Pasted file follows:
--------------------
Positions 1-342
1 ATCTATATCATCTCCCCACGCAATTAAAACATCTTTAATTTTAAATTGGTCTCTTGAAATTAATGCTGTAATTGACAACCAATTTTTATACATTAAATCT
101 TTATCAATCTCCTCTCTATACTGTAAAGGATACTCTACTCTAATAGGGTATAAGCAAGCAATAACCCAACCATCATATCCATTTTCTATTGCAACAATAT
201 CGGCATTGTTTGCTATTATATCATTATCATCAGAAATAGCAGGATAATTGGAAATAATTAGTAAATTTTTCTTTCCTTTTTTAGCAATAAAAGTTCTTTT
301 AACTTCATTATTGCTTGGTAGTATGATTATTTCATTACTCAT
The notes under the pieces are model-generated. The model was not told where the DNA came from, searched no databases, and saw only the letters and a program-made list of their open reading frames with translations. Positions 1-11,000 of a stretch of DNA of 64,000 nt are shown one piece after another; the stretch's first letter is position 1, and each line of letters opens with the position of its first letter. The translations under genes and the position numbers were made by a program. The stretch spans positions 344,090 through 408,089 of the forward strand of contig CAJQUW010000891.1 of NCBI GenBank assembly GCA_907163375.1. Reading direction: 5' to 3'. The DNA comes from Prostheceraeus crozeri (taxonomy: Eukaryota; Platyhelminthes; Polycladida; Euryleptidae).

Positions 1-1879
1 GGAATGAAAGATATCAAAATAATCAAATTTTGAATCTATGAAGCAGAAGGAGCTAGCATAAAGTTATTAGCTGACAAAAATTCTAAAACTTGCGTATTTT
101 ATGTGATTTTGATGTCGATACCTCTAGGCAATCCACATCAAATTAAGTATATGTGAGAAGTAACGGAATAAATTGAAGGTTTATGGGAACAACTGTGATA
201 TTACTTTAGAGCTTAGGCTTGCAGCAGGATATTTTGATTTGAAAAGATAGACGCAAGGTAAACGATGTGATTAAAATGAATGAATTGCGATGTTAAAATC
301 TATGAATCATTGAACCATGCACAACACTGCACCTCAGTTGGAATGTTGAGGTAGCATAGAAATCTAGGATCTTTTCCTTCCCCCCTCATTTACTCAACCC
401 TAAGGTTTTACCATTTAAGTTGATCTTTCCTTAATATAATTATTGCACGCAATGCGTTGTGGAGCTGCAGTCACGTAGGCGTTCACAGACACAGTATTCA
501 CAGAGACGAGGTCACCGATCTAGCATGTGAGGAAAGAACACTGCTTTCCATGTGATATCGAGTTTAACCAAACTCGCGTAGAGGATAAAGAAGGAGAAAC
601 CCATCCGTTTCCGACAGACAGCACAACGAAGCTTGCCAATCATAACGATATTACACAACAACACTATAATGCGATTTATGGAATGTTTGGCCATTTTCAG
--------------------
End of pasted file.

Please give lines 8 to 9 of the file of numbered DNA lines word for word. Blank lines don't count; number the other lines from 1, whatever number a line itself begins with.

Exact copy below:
1 GGAATGAAAGATATCAAAATAATCAAATTTTGAATCTATGAAGCAGAAGGAGCTAGCATAAAGTTATTAGCTGACAAAAATTCTAAAACTTGCGTATTTT
101 ATGTGATTTTGATGTCGATACCTCTAGGCAATCCACATCAAATTAAGTATATGTGAGAAGTAACGGAATAAATTGAAGGTTTATGGGAACAACTGTGATA